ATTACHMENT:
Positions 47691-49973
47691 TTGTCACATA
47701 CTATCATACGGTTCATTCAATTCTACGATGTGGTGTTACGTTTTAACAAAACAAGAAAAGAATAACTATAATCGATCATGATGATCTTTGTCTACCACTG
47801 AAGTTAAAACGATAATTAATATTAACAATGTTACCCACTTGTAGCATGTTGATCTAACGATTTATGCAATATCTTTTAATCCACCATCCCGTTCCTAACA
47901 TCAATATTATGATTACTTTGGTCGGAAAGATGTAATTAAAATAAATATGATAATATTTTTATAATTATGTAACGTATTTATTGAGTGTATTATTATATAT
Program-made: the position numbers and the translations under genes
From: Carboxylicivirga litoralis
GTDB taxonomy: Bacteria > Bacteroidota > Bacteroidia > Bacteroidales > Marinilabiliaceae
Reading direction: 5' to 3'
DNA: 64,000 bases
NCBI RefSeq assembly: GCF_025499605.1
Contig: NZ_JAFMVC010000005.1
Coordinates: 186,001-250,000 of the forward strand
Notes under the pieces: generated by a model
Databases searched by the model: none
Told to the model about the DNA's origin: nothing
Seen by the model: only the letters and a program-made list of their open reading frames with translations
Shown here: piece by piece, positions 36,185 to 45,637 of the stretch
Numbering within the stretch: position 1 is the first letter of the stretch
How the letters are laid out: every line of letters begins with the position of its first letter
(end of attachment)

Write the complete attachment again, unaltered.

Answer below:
Positions 47691-49973
47691 TTGTCACATA
47701 CTATCATACGGTTCATTCAATTCTACGATGTGGTGTTACGTTTTAACAAAACAAGAAAAGAATAACTATAATCGATCATGATGATCTTTGTCTACCACTG
47801 AAGTTAAAACGATAATTAATATTAACAATGTTACCCACTTGTAGCATGTTGATCTAACGATTTATGCAATATCTTTTAATCCACCATCCCGTTCCTAACA
47901 TCAATATTATGATTACTTTGGTCGGAAAGATGTAATTAAAATAAATATGATAATATTTTTATAATTATGTAACGTATTTATTGAGTGTATTATTATATAT
Program-made: the position numbers and the translations under genes
From: Carboxylicivirga litoralis
GTDB taxonomy: Bacteria > Bacteroidota > Bacteroidia > Bacteroidales > Marinilabiliaceae
Reading direction: 5' to 3'
DNA: 64,000 bases
NCBI RefSeq assembly: GCF_025499605.1
Contig: NZ_JAFMVC010000005.1
Coordinates: 186,001-250,000 of the forward strand
Notes under the pieces: generated by a model
Databases searched by the model: none
Told to the model about the DNA's origin: nothing
Seen by the model: only the letters and a program-made list of their open reading frames with translations
Shown here: piece by piece, positions 36,185 to 45,637 of the stretch
Numbering within the stretch: position 1 is the first letter of the stretch
How the letters are laid out: every line of letters begins with the position of its first letter